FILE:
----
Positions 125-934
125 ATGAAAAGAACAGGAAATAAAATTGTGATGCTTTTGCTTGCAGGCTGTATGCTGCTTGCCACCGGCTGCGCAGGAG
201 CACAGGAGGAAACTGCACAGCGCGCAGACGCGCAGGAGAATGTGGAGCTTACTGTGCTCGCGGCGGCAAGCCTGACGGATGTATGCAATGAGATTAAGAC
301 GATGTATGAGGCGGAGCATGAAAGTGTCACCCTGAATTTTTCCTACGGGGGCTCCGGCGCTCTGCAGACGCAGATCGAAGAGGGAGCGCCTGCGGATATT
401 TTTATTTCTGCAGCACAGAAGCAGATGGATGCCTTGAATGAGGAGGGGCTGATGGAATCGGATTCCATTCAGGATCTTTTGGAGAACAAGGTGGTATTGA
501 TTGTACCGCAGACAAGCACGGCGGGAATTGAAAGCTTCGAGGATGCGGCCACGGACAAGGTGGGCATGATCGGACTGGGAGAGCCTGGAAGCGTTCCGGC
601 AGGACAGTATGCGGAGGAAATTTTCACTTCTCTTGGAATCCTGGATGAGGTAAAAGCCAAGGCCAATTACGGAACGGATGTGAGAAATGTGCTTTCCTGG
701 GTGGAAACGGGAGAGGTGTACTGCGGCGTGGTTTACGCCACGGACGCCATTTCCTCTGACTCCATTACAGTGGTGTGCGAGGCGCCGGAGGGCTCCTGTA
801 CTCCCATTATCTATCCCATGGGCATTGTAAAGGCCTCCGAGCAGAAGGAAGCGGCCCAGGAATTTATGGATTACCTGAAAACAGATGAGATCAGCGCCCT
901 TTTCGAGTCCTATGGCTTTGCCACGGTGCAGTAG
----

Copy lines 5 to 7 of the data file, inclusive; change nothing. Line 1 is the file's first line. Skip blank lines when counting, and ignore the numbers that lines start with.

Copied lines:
401 TTTATTTCTGCAGCACAGAAGCAGATGGATGCCTTGAATGAGGAGGGGCTGATGGAATCGGATTCCATTCAGGATCTTTTGGAGAACAAGGTGGTATTGA
501 TTGTACCGCAGACAAGCACGGCGGGAATTGAAAGCTTCGAGGATGCGGCCACGGACAAGGTGGGCATGATCGGACTGGGAGAGCCTGGAAGCGTTCCGGC
601 AGGACAGTATGCGGAGGAAATTTTCACTTCTCTTGGAATCCTGGATGAGGTAAAAGCCAAGGCCAATTACGGAACGGATGTGAGAAATGTGCTTTCCTGG